• TFG President Sheikh Sharif Sheikh Ahmed visited TFG soldiers on the frontlines in the Hodan and Hawl Wadag districts in Mogadishu and encouraged them to finish the fight against al Shabaab, saying, “I urge you to continue fighting with al Shabaab until you force them to quit from the capital.”[12]
  • Nearly one hundred TFG police officers graduated from an AU training course based in Kenya and sponsored by the Italian government and are expected to return to Mogadishu within the week to begin work.[13]
  • Puntland security official Colonel Muhidin Ahmed told reporters that Puntland security forces arrested four suspected al Shabaab militants, including the brother of Mohamed Said Atom, who were operating within Puntland.[14]
  • Israeli Deputy Foreign Minister Danny Ayalon announced that Israel will provide aid to Kenya to help Kenya secure its border with Somalia, telling reporters that “It is in our interest to ensure that Kenya’s porous border with Somalia is protected to deter subversive and terrorist elements from entering the country.”[15]
  • TFG Deputy Minister of Sports and Labor Abdirashid Mohamed Hidig spoke to reporters in Mogadishu and said that while TFG forces had made considerable progress recently against al Shabaab, countries bordering Somalia should increase their efforts to regulate their borders and prevent al Shabaab militants from smuggling arms and equipment across international borders.[16]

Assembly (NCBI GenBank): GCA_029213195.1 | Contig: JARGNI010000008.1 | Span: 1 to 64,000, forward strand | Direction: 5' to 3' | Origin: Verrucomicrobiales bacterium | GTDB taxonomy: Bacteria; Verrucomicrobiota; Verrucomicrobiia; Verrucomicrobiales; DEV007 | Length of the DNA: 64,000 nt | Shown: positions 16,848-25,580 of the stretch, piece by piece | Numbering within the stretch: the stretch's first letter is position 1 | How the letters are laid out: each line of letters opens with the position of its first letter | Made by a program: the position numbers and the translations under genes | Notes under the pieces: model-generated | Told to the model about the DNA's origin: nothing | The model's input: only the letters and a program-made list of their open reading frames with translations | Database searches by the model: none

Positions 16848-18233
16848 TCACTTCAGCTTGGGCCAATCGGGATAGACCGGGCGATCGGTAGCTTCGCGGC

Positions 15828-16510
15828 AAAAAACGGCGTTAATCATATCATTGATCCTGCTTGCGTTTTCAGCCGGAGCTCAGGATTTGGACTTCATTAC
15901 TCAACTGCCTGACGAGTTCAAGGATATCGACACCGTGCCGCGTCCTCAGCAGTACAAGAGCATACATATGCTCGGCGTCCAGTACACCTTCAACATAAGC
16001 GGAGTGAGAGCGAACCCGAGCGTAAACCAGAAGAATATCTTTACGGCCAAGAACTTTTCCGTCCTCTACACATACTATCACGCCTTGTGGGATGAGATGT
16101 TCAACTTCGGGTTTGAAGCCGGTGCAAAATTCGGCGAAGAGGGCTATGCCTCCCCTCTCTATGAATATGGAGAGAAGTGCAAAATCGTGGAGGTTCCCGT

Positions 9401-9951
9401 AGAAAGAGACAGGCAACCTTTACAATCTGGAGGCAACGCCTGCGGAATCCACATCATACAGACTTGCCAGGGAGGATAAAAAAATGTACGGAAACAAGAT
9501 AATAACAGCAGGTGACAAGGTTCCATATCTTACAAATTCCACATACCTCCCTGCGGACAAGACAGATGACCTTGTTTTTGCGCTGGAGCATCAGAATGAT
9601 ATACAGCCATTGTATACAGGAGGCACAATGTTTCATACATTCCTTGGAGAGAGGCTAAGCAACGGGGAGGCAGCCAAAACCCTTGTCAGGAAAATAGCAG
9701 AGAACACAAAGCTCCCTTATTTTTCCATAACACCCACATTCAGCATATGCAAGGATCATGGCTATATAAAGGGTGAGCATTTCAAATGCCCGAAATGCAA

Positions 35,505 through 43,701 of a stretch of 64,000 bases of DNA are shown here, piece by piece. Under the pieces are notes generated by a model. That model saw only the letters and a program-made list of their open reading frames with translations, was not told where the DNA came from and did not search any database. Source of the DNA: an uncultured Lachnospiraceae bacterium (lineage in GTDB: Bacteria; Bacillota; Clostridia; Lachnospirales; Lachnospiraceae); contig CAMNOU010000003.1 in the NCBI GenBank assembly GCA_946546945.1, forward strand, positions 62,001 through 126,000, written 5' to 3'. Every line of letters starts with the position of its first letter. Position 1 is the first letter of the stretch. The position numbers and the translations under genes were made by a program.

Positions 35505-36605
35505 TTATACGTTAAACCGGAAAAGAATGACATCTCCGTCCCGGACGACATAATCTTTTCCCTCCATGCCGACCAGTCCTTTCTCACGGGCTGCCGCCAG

[1] Portia Walker, “Yemeni Police Fire on Protestors, Injuring Dozens,” Washington Post, March 9, 2011. Available:
“Yemeni Army Storms University, Wounding 98,” Associated Press, March 8, 2011. Available:
“80 Injured as Yemen Security Attack Protestors,” Yemen Post, March 8, 2011. Available:
“Yemen Protestor Dies After Police Attack – Hospital,” Reuters, March 9, 2011. Available:
[2] Mohammed Ghobari, “Yemen Protesters Threaten Students in South: UNICEF,” Reuters, March 8, 2011. Available:
“Cabinet Discusses Education Hindrances,” SABA News, March 8, 2011. Available: